It’s more fun in the ‘gates of hell’

The author. Photo by Marlon Corvera

The author. Photo by Marlon Corvera

By Bessie Badilla

Kababayan, I’m getting white hair and wrinkles by the minute as I read your articles, blogs, posts and comments on Facebook on how upset you are about Dan Brown’s latest book, “Inferno.”

By this time, Mr. Brown is smiling because he is getting free publicity from tens of thousands of angry Filipinos talking about his new book! Let’s not waste our time huffing and puffing over what was written about Manila. Let’s take advantage and ride on Mr. Brown’s popularity and make it work for us too!

Now here is our strategy on how we can counterattack the unsavory publicity in a FUN way! Instead of focusing on the negative issues Mr. Brown wrote about Manila, let us focus on and write about the good things about our beloved city! Let’s make use of the most powerful tool to share our positive thoughts, and let’s use social networking! Write on your Facebook wall, blog or tweet why you love Manila. It’s not difficult, just be yourself and think good thoughts.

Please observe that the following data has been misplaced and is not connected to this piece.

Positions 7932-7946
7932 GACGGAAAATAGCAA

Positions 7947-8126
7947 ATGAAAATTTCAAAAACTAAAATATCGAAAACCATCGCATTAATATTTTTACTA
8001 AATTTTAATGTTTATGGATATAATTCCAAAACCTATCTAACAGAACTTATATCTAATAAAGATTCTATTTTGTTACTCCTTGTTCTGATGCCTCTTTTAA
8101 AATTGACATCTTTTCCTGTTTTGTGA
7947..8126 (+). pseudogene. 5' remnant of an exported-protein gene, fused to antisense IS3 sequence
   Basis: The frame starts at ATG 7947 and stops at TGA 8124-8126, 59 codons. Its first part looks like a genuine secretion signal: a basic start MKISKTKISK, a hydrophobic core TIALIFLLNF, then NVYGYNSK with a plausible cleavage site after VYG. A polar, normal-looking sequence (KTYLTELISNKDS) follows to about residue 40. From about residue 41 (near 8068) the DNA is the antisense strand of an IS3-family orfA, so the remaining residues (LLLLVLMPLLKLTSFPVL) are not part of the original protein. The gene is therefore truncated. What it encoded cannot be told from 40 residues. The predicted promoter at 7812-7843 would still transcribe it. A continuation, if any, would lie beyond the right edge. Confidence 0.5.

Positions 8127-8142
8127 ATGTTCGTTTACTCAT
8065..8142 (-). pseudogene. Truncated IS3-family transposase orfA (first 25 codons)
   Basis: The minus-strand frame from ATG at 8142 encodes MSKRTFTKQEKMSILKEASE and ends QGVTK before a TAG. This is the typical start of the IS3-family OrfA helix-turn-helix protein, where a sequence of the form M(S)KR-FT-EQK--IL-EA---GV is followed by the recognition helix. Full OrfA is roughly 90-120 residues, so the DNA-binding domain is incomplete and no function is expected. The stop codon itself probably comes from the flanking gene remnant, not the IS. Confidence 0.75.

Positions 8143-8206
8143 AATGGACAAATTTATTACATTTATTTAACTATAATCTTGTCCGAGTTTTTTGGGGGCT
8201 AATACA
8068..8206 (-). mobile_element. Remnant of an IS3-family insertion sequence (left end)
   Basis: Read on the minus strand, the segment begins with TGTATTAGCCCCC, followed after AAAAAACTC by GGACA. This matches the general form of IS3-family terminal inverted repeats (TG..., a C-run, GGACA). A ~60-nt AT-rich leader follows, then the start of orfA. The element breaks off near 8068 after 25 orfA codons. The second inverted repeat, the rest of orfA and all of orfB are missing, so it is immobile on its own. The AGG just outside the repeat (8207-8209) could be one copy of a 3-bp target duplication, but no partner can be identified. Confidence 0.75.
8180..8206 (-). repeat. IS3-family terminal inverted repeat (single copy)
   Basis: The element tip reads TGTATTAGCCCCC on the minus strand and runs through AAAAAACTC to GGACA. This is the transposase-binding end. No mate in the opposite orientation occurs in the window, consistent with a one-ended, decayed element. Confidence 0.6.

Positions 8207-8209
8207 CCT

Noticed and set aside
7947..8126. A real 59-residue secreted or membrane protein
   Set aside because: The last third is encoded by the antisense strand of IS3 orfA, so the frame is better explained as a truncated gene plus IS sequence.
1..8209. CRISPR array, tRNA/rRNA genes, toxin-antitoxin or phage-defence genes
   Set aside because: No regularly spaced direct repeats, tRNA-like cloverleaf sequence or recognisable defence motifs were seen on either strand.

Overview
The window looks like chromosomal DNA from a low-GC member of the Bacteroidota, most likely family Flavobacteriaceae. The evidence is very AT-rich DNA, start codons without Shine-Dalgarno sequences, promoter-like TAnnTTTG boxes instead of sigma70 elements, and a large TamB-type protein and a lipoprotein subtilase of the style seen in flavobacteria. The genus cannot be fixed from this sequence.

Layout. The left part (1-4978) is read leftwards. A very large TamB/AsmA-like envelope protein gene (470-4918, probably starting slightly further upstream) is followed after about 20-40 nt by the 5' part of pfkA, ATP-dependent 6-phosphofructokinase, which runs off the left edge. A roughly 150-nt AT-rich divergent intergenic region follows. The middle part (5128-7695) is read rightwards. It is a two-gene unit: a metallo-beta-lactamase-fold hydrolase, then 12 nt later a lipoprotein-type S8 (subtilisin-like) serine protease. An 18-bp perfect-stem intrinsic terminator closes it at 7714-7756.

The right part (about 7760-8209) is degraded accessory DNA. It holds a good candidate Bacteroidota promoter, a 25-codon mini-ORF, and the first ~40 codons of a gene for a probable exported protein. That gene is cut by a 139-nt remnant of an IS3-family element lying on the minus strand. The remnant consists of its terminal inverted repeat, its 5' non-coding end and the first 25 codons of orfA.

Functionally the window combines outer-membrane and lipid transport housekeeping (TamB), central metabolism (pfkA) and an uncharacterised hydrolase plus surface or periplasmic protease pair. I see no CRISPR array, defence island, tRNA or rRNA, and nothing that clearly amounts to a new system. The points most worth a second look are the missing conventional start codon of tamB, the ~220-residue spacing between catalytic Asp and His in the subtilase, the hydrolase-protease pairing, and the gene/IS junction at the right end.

Here is a list of reasons to remind you why we love Manila.

Think of the glorious food washed down with ice cold San Miguel Beer; the night life that extends to breakfast at the Manila Pen or if you are on a tight budget, breakfast of ‘goto’ or ‘tapsilog’ at Gotohan with its famous logo “Open 25 hours” (where else in the world can you get that?); the affordable guilt-free-shop-till-you-drop 168 Divisoria Mall.

SM Mall of Asia at night. Photo by  Jing Gines

SM Mall of Asia at night. Photo by Jing Gines

Ride one of Vin Diesel’s colorful jeepneys. Visit Baclaran on a Wednesday. When in traffic, practice your favorite song in a taxi equipped with a Karaoke. Get a full body massage for P250 (US$6). Ride the tricycle and get a free blow dry. Buy a movie ticket and cool down. Relax and take a nap in an air-conditioned theater. Watch Vice Ganda on TV to release stress. Watch the Manila Bay sunset from the Mall of Asia. Have your eyebrows threaded or better yet, tattooed. Watch ballet at the Cultural Center of the Philippines. Get a facial and Botox on the third level of Edsa Mall. Visit the Malate Church and have Kropeck from the vendors waiting outside, then freshen your breath with Stork. Get a pedicure from hundreds of tiny fish. Join a Tai Chi class at the Luneta Park. Have Chicken Joy at Jollibee and try breadless burger with rice and gravy at McDonald’s. View Juan Luna’s Spoliarium at the National Museum. Have warm ‘taho’ when you wake up, an ice-buco-pop at noon and a balut at sundown.